• Effective feedback should include information that goes beyond the simple verification of knowledge. For example, where appropriate, inform students of the possible mistake or misconception that has led to incorrect answers, provide concrete examples, or sample answers, and offer strategies or information on where in the lesson they can find information related to the question.
    • The table below summarizes various features to pre-program feedback in H5P.
 H5P typeVerification feedback (correct or incorrect)Overall feedback (scores based)Text-based (elaborated) feedback
on correct/incorrect answer
Verification feedback (correct or incorrect)
1Multiple choiceYesYesYesTextual tip
2Drag and dropYesYesNoNo
3Fill in the blanksYesYesNoTextual tip
4Mark the wordsYesYesNoNo
5Drag the wordsYesYesYesTextual tip
6True/false questionYesYesYesNo
7EssayYes (checking for keywords)YesSample solution and its explanation; Custom feedback based on keyword included or missingHelp text (e.g., sentence starter)
8Image choiceYesYesNoHover text
9Question set  YesYes (additionally, video feedback possible)Varied, based on question
type used (see above)
Varied, based on question type used (see above)
10Single choice setYesYesNoNo

Going Further

As you continue your own journey with H5P, there are many ways to go further in your exploration:

  • Stay current with new content types on
  • Engage with the H5P community to seek advice, report errors, or suggest new features.
  • Find, reuse, or remix existing H5P content for brainstorming or adapting your ideas.  Many H5P content types can be reused and adapted under Creative Commons licences. Check out these repositories for inspiration:
  • Review the licence and copyright of your H5P creations by adding metadata for your work and any specific media (images, video, audio) used inside of your work.
  • Learn by doing! Most importantly, experiment, practise, and test. Explore each of the H5P content types, evaluate how they might be used in your context, and continue building and testing H5P content to develop your practice.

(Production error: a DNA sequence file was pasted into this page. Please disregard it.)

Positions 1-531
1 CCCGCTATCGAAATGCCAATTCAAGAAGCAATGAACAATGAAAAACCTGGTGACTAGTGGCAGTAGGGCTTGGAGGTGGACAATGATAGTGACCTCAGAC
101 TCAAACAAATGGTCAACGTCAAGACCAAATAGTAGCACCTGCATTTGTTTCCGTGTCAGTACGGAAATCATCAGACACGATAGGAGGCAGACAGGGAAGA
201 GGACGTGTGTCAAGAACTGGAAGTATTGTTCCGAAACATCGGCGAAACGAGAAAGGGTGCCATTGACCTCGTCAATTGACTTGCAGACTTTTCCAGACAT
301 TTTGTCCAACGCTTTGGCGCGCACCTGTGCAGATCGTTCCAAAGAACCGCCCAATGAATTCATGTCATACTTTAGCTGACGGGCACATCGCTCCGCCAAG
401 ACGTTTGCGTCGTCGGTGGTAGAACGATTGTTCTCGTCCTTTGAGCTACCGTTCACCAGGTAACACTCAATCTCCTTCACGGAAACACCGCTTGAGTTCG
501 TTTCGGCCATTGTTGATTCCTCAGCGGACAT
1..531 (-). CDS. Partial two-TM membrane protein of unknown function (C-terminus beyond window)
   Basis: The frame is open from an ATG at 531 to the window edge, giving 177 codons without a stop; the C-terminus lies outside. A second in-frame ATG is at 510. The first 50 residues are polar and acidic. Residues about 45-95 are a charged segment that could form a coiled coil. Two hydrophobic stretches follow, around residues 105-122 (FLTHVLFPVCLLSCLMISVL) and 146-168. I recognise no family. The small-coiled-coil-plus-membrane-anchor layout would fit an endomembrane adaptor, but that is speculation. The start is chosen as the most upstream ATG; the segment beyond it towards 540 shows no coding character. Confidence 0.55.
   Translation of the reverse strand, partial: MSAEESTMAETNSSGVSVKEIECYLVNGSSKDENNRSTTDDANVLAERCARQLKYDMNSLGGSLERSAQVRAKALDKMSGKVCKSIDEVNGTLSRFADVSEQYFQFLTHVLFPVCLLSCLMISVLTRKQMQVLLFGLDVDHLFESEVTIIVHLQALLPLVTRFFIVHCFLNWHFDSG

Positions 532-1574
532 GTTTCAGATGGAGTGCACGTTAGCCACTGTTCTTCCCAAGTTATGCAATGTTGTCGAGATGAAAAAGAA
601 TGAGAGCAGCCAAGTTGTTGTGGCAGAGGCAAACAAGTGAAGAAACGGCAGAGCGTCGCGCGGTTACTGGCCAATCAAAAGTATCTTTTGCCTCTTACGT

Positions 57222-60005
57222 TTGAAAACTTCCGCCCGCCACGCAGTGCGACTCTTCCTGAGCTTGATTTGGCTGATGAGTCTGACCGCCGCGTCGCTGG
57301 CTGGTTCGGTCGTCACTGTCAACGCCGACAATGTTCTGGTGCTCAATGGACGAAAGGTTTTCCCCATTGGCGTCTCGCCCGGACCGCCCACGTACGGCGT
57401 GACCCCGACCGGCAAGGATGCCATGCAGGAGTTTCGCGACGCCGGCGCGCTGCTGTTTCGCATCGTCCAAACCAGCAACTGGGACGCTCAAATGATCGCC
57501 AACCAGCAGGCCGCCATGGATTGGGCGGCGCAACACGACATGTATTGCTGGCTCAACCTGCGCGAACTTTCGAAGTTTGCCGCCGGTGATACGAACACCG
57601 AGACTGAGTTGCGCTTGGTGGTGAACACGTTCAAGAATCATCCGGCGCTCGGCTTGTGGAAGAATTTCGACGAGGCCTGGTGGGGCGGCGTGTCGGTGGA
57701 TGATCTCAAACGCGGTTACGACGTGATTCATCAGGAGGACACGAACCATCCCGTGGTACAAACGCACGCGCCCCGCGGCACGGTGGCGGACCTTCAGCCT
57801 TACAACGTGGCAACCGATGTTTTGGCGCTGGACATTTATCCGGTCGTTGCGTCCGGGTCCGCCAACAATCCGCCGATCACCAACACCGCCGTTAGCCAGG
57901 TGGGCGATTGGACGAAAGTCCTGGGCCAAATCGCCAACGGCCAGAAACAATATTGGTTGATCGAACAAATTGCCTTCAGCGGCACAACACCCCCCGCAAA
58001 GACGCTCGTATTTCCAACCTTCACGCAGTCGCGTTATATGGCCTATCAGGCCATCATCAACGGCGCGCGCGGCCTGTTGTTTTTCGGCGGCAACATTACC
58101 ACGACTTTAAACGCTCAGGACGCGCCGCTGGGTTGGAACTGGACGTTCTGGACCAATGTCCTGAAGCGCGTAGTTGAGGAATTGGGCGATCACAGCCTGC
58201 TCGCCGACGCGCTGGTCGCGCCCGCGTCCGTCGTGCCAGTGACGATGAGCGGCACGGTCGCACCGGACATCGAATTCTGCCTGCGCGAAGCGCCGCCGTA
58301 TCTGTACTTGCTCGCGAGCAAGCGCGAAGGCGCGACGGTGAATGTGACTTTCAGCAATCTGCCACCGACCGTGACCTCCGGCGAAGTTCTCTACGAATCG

Using H5P Creatively in Practice

During the session, I had the opportunity to share a story from my own practice with H5P. Over the last year, I have been supporting a student-faculty partnership at the University of British Columbia to develop their capacity with H5P. Using a variety of content types and a case study as the context for the activity, this partnership created a unique and innovative escape room delivered in a hybrid synchronous workshop. During the activity, I observed strong student engagement and active participation. While many H5P content types could be used for stand-alone learning activities, several H5P content types can also be combined and used to create complex and elaborate interactions such as games, simulations, and multifaceted case studies.

There was also an opportunity for participants to reflect on their own teaching and learning contexts and imagine which H5P content types could work for different scenarios. Their reflections indicated a strong interest in using H5P to structure and organize content, build language learning activities, and create engaging opportunities for students to explore their own learning pathways by using H5P to construct choose-your-own-adventure learning activities and interactive, formative assessments. It was exciting to brainstorm the many ways participants could imagine using H5P. These examples showcase the breadth and depth of using the tool creatively in practice.

For more resources on H5P and to review the demonstrations used in this session, explore the H5P FLO EdTech Sandbox Series Blog.